The Kings piled on another win to the Mother Of All Homestands with a 2-0 triumph over the Buffalo Sabres on Thursday in a game that could have featured a wider margin of victory if not for some fine goaltending by Jhonas Enroth and a few missed nets in the first period. Instead of sitting back on a multi-goal lead against an offensively challenged opponent, Los Angeles continued taking the fight to Buffalo with a strong third period in which they piled on an additional 15 shots on goal and continued to dominate the pace and direction of the action. Even though the Kings scored both of their goals on the power play (on only three power play shots), they were the far superior team at even strength; against a team that ranked last in the league by directing only 38.8% of all shot attempts to the attacking net entering the game, this didn’t exactly come as a surprise. The game featured a simple and effective first shift. After Dwight King, Anze Kopitar and Dustin Brown worked exclusively in the offensive end and won several boards battles, Kopitar drew an immediate hooking call on Tyler Myers. Seven seconds into his first shift of the game and 36 seconds into the first period, Jeff Carter wristed the puck past Enroth with a screen in front to establish an early lead that the Kings would not relinquish for 59:24 of game action. Draw a penalty, win a faceoff, screen, shot, goal. Simple hockey.
If you’ve recalled frequent editorials such as Hey Guys This Jake Muzzin Might Be Something, Jeff Carter Is Much More Than Just A Scorer and Dustin Brown Is Unlucky And His Shooting Percentage Should Eventually Rise, you know that WUWTK often repeats itself over the span of eight months. Here’s something I feel I’ll probably be writing about from time to time in 2014-15: Tyler Toffoli now has the poise and wherewithal that allows his significant creativity to emerge at the NHL level. And I’m not talking about I’m-going-to-tomahawk-this-nine-foot-high-puck-out-of-mid-air-and-see-if-we-could-get-a-goal-out-of-it creativity as we saw in the second period last night. There are some real gifts in his game, and like Carter, he’s so much more than just a scorer. His playmaking abilities are coming to light by virtue of the profound chemistry he has built with his linemates, and his soft touch to set up Tanner Pearson for a high quality attempt in the slot during the third period last night was an example of his offensive awareness and the ability to get the puck to areas on the ice where goals are scored. Don’t forget this is a player who totaled 170 assists in 252 OHL games and has more assists than goals at the NHL level. Toffoli also has a penalty killing background, and it will be interesting to see if he continues to rise in shorthanded usage amongst the well-populated list of penalty killers at Darryl Sutter’s disposal.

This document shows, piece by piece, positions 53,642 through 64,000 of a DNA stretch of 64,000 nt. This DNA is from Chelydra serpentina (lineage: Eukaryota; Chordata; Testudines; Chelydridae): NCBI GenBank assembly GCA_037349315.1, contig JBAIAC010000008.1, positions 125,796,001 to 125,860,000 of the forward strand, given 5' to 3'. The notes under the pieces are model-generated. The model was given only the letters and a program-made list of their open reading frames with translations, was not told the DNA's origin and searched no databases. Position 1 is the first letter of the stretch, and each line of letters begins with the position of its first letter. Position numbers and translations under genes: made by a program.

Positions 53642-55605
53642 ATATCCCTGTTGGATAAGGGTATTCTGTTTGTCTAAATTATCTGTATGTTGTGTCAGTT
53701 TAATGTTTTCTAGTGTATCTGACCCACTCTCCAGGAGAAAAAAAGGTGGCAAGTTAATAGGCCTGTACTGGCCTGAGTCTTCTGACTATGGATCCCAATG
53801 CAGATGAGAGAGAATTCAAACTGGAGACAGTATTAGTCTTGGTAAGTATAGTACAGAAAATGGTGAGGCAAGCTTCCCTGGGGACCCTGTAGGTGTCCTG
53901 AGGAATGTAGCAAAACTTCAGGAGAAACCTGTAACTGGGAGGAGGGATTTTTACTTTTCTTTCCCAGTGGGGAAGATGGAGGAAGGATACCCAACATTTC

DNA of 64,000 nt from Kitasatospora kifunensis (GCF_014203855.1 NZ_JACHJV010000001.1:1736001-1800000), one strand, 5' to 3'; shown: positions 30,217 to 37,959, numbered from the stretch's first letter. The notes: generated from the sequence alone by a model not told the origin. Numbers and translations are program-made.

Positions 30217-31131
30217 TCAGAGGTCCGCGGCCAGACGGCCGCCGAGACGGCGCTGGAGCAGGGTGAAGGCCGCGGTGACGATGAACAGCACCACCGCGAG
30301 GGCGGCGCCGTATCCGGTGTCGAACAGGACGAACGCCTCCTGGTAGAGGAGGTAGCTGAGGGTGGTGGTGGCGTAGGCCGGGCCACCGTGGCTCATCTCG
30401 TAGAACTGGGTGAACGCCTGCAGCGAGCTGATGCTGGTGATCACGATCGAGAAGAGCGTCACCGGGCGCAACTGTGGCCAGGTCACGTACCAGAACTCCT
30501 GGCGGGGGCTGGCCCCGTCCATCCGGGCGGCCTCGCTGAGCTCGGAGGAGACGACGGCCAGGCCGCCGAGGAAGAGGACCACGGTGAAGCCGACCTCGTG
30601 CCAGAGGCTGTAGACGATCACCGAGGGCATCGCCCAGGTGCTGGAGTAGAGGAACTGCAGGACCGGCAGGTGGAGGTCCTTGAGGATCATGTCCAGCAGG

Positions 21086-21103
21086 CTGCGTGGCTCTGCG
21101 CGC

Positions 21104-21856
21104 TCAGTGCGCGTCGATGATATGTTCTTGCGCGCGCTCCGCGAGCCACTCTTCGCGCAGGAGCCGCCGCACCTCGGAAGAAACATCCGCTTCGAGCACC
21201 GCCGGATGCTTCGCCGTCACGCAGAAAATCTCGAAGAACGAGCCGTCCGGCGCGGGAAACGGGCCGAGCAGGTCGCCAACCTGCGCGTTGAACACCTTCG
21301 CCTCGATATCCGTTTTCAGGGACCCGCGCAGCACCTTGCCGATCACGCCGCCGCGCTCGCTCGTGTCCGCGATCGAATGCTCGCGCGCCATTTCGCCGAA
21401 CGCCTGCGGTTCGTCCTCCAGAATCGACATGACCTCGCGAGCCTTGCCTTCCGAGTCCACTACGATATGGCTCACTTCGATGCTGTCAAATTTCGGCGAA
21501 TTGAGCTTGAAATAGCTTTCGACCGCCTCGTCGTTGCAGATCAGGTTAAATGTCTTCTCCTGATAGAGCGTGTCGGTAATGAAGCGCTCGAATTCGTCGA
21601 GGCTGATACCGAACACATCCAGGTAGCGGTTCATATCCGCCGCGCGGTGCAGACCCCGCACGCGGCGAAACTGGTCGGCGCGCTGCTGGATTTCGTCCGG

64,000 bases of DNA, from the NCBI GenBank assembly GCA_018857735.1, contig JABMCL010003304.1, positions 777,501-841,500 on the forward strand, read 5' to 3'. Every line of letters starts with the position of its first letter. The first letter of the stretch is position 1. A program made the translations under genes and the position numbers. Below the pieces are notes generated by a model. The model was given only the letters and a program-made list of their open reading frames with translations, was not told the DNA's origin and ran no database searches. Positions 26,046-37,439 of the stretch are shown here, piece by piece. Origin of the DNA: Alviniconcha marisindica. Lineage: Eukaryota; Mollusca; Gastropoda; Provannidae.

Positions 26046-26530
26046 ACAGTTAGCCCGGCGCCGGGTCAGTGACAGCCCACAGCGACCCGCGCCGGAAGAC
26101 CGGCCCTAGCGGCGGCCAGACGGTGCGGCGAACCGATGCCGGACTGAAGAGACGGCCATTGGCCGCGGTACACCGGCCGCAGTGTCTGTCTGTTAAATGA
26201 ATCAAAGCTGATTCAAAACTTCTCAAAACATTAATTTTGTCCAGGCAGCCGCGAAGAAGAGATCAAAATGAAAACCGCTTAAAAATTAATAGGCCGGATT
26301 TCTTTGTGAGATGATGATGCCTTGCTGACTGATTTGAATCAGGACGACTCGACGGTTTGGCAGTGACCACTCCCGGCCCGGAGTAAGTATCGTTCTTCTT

The power play units that saw the most ice time last night? Kopitar-Doughty, Pearson-Carter-Toffoli, and Muzzin-Martinez, King-Richards-Brown.
So, a power play pairing of Kopitar and Doughty, eh?
FWIW, Darryl noted that Kopitar’s usage on the point was to keep him on the power play, and that he’s still comfortable playing the half-wall on that side of the ice when used as such. He manned the point at times during Slovenia’s power plays in Sochi. The Andreoff-Stoll-Williams line also earned a power play shift but didn’t threaten much.
Congratulations on your 33rd career shutout, Jonathan Quick. Another record in the Kings’ books, another Dustin Brown reference to “Quickie being Quickie,” and another postgame press conference in which the humble and extraordinarily talented goaltender deferred credit to those around him. There were more references to Sunday’s game against Columbus than there were to his individual performance against Buffalo, so he’s obviously in mid-season parking-and-riding form. The next club record to fall would appear to be Rogie Vachon’s 389 games played by a Kings goalie. With 341 games under his belt, he should reach that mark by mid-to-late winter, should he remain healthy.